RAMSTEIN AIR BASE, Germany — Ramstein medics sharpened their skills during Mobile Aeromedical Staging Facility training Aug. 2-6 at Ramstein Air Base.
Air Force Maj. Sharon Franklin, commander of Ramstein's MASF, along with a team nurses, medical technicians, communications specialists and medical administrative technicians, exercised the capabilities of Ramstein's MASF, one of only three in the U.S. European Command.
"This is a great opportunity for an Air Force medics," said Air Force Staff Sgt. Glenda Castillo, 86th Medical Group and MSAF medical technician. "We get to go out, do the job and give back every second of training we've received."
Each member of the MASF is part of an elite group of volunteers who staff positions on a two-year rotational basis. They are known as "combatant commander enablers" and are expected to deploy with only 24 hours notice.
"We do this training so we'll be ready," said Franklin. "Our mission is special and real and in the field is not the time to be training."
To ensure the readiness of the team, Ramstein's MASF brought out their equipment, including emergency medical supplies, communications equipment, tents and enough litters to support up to ten patients at a time.
But the focus of the exercise was more than just medical readiness, the 13-person crew also trained on tactics, techniques and procedures they may use during joint, multiservice, humanitarian and overseas contingency operations. The team focused on making the training opportunities as realistic as possible, from sleeping in the same tent they would use in the field and eating meals ready to eat to perimeter defense and convoy operations.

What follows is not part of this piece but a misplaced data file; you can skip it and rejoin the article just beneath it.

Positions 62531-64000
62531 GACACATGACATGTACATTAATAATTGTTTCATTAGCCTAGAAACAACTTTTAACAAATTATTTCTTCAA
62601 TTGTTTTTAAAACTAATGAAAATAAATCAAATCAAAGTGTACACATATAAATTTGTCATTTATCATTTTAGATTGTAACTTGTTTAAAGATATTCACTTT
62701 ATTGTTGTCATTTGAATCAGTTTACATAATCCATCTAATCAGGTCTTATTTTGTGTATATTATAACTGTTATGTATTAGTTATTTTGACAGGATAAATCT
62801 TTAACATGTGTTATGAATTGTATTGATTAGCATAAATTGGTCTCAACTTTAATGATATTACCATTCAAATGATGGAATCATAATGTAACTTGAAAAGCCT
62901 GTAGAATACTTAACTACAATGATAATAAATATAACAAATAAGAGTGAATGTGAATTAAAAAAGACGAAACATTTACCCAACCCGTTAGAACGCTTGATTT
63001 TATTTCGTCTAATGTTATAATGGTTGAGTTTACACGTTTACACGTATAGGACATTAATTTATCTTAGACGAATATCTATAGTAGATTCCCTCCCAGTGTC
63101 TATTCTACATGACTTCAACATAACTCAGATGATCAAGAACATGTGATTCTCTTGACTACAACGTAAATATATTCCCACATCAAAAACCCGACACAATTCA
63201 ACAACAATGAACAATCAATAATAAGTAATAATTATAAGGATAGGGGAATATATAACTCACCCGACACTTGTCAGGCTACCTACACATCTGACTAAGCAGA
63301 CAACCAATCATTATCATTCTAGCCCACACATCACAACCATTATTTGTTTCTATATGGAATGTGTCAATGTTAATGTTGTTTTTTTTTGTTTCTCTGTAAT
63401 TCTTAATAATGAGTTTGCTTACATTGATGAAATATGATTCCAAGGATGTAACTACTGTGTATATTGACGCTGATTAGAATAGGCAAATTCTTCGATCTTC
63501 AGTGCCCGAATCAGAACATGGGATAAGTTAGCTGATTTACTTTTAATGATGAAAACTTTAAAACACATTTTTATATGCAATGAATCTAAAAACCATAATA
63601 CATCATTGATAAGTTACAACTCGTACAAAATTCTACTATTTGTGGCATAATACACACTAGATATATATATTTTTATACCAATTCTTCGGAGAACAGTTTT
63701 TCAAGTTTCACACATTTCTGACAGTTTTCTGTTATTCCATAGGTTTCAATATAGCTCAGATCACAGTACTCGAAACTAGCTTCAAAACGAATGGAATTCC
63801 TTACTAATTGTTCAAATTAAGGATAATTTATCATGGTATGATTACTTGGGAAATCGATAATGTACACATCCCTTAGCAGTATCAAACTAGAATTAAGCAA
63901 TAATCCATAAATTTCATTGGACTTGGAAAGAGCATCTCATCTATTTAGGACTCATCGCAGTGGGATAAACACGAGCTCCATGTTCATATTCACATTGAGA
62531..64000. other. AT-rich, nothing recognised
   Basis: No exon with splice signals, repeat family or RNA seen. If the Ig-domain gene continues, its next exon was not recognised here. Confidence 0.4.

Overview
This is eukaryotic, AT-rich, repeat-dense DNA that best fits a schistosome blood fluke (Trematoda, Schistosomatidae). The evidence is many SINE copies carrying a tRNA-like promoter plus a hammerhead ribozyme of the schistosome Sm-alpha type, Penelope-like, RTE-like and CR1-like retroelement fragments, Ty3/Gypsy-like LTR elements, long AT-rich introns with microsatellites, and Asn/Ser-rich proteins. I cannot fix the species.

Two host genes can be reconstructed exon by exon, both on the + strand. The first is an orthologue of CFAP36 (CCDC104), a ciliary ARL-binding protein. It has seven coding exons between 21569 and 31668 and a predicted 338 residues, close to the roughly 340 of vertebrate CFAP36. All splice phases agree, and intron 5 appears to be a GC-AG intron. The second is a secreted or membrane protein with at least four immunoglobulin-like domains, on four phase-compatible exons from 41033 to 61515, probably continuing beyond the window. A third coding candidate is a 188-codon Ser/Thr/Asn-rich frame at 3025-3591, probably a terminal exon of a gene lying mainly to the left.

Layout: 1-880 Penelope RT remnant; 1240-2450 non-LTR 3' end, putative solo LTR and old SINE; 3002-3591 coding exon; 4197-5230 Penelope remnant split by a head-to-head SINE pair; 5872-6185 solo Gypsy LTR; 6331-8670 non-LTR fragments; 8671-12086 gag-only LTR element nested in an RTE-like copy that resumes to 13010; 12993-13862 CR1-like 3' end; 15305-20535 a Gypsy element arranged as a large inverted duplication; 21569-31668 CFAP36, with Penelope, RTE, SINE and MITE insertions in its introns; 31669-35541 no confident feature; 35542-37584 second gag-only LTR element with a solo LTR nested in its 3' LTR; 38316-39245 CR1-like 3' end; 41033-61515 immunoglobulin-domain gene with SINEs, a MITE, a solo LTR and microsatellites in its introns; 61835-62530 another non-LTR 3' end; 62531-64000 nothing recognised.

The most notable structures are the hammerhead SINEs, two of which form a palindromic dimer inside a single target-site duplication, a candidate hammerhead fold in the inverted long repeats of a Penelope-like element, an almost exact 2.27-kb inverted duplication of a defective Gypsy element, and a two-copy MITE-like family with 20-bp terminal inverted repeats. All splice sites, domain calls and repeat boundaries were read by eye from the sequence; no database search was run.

"The team is completely self-sufficient for up to five days without any required support," Franklin said. "After that point, we will need resupplied, but until then we must be able to provide our own security, feed ourselves and perform engine running on/off loads."
The enhanced skills of the MASF team are invaluable in helping enhance the survivability of expeditionary airmen, not only in times of war but also providing lifesaving care to airmen in humanitarian scenarios, even having to deliver a baby, all of these situations could be a reality for the MASF team.
"I am really excited to be a part of this team," said Air Force 1st Lt. Alice Bagby, a medical nurse who works at Landstuhl Regional Medical Center when not training or deployed with the MSAF. "Where I work at LRMC we get the patients after they have returned from action, now being a part of this team I get to be part of that action."